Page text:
Kwensi Yankah: Indiana celebrates Quincy

Quincy, not Kwesi, was my name at Indiana University more than 40 years ago. No questions are asked about how the Sunday-born ‘Yankah’ changed the Kwesi from him to Quincy. But that was Ghana in Indiana 1980. Last Monday, Indiana woke me up reminding me of the footprints I left and that successive IU presidents have come to experience as an integral part of Indiana’s heritage.

I was 30 years old when I arrived in Indiana in pursuit of a PhD, and on my first day I was followed by a nightmare from New York’s JFK Airport to LaGuardia Airport. As Johnny recently arrived in the United States, I was scammed by a taxi driver and his colleague, who told me through gritted teeth that the trip cost $350 and that I should pay it in my own interest. Cheated, I arrived crying in Bloomington, my destination, and spent my first two weeks at the University living off the benevolence of a Ghanaian community led by Kofi Anyidoho; these sustained me until my sponsors referred me. Five and a half years later I left Indiana smiling. The city of Bloomington had wiped away my tears. The good news came hard shortly after returning to Ghana. IU had selected the crying boy’s doctoral work as Thesis of the Year 1985! The first by an African!! The story remains a milestone in the University’s history.

That unexpected breakthrough was based on my work titled “The Proverb in the Context of Akan Rhetoric.” This humble achievement made Indiana my gateway to the world, giving me later access to renowned universities in the United States and Europe: Stanford, which almost poached me in 1989; Northwestern, University of Pennsylvania, University of Michigan, UC Berkeley, University of Birmingham in the United Kingdom, etc. My humble research work and its sequel were on indigenous rhetoric and the ethnography of communication. The need to move abroad was great, but I stayed on my land: the University of Ghana, my alpha and omega.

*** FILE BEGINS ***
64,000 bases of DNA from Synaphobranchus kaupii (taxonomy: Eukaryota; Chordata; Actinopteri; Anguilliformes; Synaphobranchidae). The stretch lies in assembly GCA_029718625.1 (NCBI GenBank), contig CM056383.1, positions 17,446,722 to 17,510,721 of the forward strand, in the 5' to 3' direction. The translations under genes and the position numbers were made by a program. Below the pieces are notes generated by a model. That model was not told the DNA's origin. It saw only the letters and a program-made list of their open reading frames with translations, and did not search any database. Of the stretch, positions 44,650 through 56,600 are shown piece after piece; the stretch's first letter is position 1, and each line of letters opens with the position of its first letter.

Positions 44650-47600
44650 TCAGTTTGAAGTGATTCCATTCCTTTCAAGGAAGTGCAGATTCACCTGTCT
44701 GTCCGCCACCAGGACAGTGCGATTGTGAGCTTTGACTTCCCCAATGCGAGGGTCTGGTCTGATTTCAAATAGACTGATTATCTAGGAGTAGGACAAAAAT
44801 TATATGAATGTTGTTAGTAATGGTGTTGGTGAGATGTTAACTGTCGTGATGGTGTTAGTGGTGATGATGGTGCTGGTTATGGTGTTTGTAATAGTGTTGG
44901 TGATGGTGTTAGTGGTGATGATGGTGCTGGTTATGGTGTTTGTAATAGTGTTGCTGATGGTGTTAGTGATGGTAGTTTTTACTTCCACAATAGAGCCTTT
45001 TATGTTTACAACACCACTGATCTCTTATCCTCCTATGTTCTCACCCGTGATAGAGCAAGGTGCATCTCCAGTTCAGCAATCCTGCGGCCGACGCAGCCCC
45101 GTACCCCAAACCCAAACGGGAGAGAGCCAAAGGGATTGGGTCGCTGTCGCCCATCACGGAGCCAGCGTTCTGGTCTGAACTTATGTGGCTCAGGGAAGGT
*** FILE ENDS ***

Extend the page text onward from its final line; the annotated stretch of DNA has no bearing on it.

Unbeknownst to me, Indiana was tracking my progress every step of the way. In 2020, when the American Academy of Arts and Sciences elected me an international honorary member, the then president of IU was quick to send me a few words of congratulations, shortly after receiving congratulations from the Ghana Academy of Arts and Sciences, which elected me. as a fellow in 1997. Last Monday, Indiana walked up to my door in Ghana touting an honor that the University’s new president, Pamela Whitten, has bestowed on Kwesi Yankah for academic excellence, which has accelerated Ghana’s selection as the Indiana University’s gateway to Africa.

The grand ceremony jointly organized by Indiana University and the Ghana Academy of Arts and Sciences was attended by academicians, traditional leaders, religious leaders, IU alumni in Ghana, civil society, IGP, visiting IU students, as well as the interim vice president of Indiana University. of International Affairs, Hilary Khan. Let me quote below the words of IU President Michael McRobbie as he celebrates my election to the American Academy of Arts and Sciences in 2020:

‘His election to AAAS recognizes the renown of his teaching, research, and scholarship in communications ethnography, as well as his numerous achievements in higher education administration throughout his impressive career. Of course, we are equally proud of all that he is doing in Ghana to promote education through his role as Minister of State in charge of tertiary education, as well as the various ways in which he is using his prominent voice in the promotion of democratic norms there. Indeed, his exemplary efforts continue to serve as an inspiration to all of us and we are pleased to include him among our most outstanding alumni.”


Michael McRobbie

Long live Ghana, long live Indiana University.

[email protected]

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